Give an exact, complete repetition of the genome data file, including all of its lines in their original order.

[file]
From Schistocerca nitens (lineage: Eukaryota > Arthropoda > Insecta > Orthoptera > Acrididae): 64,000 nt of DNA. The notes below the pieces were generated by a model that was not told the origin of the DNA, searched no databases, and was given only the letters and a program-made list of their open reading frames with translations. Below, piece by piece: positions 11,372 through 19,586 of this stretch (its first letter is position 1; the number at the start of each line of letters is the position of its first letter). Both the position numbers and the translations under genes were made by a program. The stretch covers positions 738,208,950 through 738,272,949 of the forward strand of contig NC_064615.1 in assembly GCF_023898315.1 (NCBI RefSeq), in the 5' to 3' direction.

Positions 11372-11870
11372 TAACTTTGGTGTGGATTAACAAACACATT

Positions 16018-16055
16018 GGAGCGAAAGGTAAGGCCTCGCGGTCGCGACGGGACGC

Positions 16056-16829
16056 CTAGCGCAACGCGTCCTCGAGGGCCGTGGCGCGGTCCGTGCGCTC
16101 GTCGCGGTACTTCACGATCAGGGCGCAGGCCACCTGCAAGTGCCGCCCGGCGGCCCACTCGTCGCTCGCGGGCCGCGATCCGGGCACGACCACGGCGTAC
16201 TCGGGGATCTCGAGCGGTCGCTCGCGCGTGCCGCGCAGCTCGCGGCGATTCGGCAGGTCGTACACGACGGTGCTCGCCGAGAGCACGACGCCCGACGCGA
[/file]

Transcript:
From Schistocerca nitens (lineage: Eukaryota > Arthropoda > Insecta > Orthoptera > Acrididae): 64,000 nt of DNA. The notes below the pieces were generated by a model that was not told the origin of the DNA, searched no databases, and was given only the letters and a program-made list of their open reading frames with translations. Below, piece by piece: positions 11,372 through 19,586 of this stretch (its first letter is position 1; the number at the start of each line of letters is the position of its first letter). Both the position numbers and the translations under genes were made by a program. The stretch covers positions 738,208,950 through 738,272,949 of the forward strand of contig NC_064615.1 in assembly GCF_023898315.1 (NCBI RefSeq), in the 5' to 3' direction.

Positions 11372-11870
11372 TAACTTTGGTGTGGATTAACAAACACATT

Positions 16018-16055
16018 GGAGCGAAAGGTAAGGCCTCGCGGTCGCGACGGGACGC

Positions 16056-16829
16056 CTAGCGCAACGCGTCCTCGAGGGCCGTGGCGCGGTCCGTGCGCTC
16101 GTCGCGGTACTTCACGATCAGGGCGCAGGCCACCTGCAAGTGCCGCCCGGCGGCCCACTCGTCGCTCGCGGGCCGCGATCCGGGCACGACCACGGCGTAC
16201 TCGGGGATCTCGAGCGGTCGCTCGCGCGTGCCGCGCAGCTCGCGGCGATTCGGCAGGTCGTACACGACGGTGCTCGCCGAGAGCACGACGCCCGACGCGA